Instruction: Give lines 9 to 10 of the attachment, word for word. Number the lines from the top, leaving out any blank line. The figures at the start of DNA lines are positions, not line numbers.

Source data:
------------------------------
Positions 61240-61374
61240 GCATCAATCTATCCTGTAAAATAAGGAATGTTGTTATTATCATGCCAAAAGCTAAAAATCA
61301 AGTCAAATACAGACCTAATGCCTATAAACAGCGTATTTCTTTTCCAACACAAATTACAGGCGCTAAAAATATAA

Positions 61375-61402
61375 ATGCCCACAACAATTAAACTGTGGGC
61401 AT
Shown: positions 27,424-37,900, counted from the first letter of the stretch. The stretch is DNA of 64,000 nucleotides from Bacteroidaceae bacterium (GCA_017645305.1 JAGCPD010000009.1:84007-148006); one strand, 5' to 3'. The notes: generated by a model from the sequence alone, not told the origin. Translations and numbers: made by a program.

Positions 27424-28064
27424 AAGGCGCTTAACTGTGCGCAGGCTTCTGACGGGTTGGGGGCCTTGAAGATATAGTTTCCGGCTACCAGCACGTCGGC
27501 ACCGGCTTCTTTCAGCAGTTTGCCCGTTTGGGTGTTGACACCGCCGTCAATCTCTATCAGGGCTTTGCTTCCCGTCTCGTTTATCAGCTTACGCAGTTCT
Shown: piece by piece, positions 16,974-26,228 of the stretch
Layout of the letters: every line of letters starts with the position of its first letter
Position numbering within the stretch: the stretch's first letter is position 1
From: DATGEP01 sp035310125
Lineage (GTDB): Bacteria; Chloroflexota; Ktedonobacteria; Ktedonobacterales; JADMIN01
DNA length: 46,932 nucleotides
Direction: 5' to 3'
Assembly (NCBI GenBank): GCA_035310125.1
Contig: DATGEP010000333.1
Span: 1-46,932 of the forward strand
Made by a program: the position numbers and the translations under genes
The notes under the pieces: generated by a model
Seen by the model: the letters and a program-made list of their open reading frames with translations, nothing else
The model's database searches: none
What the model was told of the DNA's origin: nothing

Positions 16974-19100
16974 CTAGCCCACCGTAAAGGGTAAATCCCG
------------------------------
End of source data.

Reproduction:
27424 AAGGCGCTTAACTGTGCGCAGGCTTCTGACGGGTTGGGGGCCTTGAAGATATAGTTTCCGGCTACCAGCACGTCGGC
27501 ACCGGCTTCTTTCAGCAGTTTGCCCGTTTGGGTGTTGACACCGCCGTCAATCTCTATCAGGGCTTTGCTTCCCGTCTCGTTTATCAGCTTACGCAGTTCT